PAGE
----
Tool wear/tool life is an important aspect commonly considered in evaluating the performance of a machining process. The advent of new grooved tools with complex chip-groove geometry has required a better understanding of their effects on tool wear/tool life. This paper presents an overview of research at the University of Kentucky on extensions to the conventional tool wear and tool life methodologies when machining with grooved tool inserts resulting from the more complex wear features observed and the more subtle failure criteria applied. The influence of cutting conditions including the cutting speed, feed and depth of cut on the tool life was studied experimentally using tools with chip-groove geometries and different tool coatings. It was shown that the slope and intercept of the log-log plot of tool life versus feed, for example, change considerably for different chip-groove geometries or different tool coatings. An empirical tool-life equation to consider the effects of these parameters was proposed. The approach described required that 11 tool wear/tool life tests be conducted for every tool insert. In a comparison between predicted and experimental tests involving 200 production trials, this approach predicted tool life within 24% of the results encountered, while tool-life estimations using conventional approaches yielded results that gave an error of more than 300%. Furthermore, an 'equivalent toolface (ET)' model was developed to orrelate progressive tool wear to changes in chip formation with corresponding predictability of the dominant wear modes in turning with grooved cutting tools.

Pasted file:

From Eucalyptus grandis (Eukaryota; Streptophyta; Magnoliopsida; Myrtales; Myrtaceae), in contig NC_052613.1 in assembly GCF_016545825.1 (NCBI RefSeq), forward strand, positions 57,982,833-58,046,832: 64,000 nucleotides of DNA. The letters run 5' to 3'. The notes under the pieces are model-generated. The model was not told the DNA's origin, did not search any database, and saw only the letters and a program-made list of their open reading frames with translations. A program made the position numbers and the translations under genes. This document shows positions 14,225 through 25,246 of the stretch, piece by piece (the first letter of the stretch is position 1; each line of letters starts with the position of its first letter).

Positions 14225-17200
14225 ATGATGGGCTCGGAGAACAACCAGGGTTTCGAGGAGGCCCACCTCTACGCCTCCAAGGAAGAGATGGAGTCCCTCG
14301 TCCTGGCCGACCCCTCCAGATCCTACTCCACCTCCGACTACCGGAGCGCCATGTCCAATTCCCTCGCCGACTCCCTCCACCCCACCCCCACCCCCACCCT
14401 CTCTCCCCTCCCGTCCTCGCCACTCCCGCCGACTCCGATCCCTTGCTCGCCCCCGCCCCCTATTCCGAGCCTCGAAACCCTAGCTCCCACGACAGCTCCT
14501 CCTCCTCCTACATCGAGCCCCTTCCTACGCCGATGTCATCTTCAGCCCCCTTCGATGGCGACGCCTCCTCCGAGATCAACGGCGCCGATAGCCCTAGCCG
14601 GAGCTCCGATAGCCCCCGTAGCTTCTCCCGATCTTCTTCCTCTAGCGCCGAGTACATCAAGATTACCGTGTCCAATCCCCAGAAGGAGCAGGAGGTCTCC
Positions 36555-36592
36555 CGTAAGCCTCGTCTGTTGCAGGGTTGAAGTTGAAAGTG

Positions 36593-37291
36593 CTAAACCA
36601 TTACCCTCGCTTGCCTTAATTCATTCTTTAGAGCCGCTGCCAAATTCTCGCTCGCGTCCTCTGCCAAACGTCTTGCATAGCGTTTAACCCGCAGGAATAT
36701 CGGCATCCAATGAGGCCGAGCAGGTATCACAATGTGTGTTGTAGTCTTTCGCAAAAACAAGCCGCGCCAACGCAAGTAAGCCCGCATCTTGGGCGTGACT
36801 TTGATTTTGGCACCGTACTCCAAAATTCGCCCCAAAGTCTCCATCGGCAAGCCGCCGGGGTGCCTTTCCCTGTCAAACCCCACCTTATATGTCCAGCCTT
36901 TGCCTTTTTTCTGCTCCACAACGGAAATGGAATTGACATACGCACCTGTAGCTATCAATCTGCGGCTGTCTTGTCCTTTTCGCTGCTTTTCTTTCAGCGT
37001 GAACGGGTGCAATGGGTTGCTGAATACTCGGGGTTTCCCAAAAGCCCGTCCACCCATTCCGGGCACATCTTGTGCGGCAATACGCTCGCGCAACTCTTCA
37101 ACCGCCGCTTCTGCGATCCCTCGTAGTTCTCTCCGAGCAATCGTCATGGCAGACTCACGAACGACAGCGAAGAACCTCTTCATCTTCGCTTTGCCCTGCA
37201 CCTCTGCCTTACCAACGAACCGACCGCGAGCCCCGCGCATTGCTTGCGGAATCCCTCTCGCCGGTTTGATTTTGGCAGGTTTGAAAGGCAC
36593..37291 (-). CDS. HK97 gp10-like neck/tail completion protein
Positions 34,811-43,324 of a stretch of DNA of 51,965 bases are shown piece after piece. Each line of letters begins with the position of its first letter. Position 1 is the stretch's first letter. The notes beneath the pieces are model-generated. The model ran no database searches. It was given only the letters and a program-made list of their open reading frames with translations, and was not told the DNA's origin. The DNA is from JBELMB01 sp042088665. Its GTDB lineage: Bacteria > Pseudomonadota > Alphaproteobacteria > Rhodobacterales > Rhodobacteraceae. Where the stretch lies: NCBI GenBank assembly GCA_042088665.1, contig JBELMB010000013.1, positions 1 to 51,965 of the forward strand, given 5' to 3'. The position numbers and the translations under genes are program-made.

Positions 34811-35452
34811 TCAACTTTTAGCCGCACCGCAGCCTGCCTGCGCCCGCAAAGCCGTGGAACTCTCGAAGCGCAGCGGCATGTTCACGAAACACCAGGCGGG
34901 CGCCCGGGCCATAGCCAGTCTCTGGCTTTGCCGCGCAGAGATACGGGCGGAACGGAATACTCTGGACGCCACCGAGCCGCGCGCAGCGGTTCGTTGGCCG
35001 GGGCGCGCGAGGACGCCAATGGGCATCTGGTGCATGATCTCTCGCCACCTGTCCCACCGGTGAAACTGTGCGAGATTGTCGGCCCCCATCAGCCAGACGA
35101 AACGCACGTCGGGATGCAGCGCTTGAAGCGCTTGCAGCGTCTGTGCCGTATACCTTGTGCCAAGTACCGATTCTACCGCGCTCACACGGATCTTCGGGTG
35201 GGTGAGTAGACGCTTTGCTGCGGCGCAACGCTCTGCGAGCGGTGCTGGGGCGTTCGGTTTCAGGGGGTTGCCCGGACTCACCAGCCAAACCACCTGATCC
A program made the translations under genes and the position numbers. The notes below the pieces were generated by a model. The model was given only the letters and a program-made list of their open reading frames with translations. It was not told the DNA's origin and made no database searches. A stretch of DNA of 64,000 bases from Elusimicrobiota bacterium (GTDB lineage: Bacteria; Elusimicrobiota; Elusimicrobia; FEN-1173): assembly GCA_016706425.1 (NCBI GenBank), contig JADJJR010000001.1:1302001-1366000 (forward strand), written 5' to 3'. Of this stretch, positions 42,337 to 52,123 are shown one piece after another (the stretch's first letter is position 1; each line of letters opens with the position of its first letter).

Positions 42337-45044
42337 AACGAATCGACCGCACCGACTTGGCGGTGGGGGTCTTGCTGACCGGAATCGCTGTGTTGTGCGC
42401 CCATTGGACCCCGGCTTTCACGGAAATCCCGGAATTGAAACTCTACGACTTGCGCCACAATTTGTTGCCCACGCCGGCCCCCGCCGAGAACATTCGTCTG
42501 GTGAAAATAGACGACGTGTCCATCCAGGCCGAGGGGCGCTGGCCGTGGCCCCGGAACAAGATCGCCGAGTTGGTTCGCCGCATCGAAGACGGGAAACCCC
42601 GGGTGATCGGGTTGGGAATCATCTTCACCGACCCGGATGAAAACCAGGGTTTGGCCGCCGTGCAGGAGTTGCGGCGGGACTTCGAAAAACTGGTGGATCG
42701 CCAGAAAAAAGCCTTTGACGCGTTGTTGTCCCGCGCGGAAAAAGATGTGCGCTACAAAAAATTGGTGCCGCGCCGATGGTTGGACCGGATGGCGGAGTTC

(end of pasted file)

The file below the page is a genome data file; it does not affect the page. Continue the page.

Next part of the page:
|Number of pages||13|
|Journal||Journal of Manufacturing Processes|
|State||Published - 2006|
Bibliographical noteFunding Information:
The authors of this paper gratefully acknowledge the funding support for this project from Ford Motor Co. and NSF (DMII Grant No: 962640). Also, the continuing technical and administrative support provided by the Center for Manufacturing at the University of Kentucky is gratefully acknowledged.
- Grooved tools
- Predictive modeling
- Tool life
- Tool wear
ASJC Scopus subject areas
- Strategy and Management
- Management Science and Operations Research
- Industrial and Manufacturing Engineering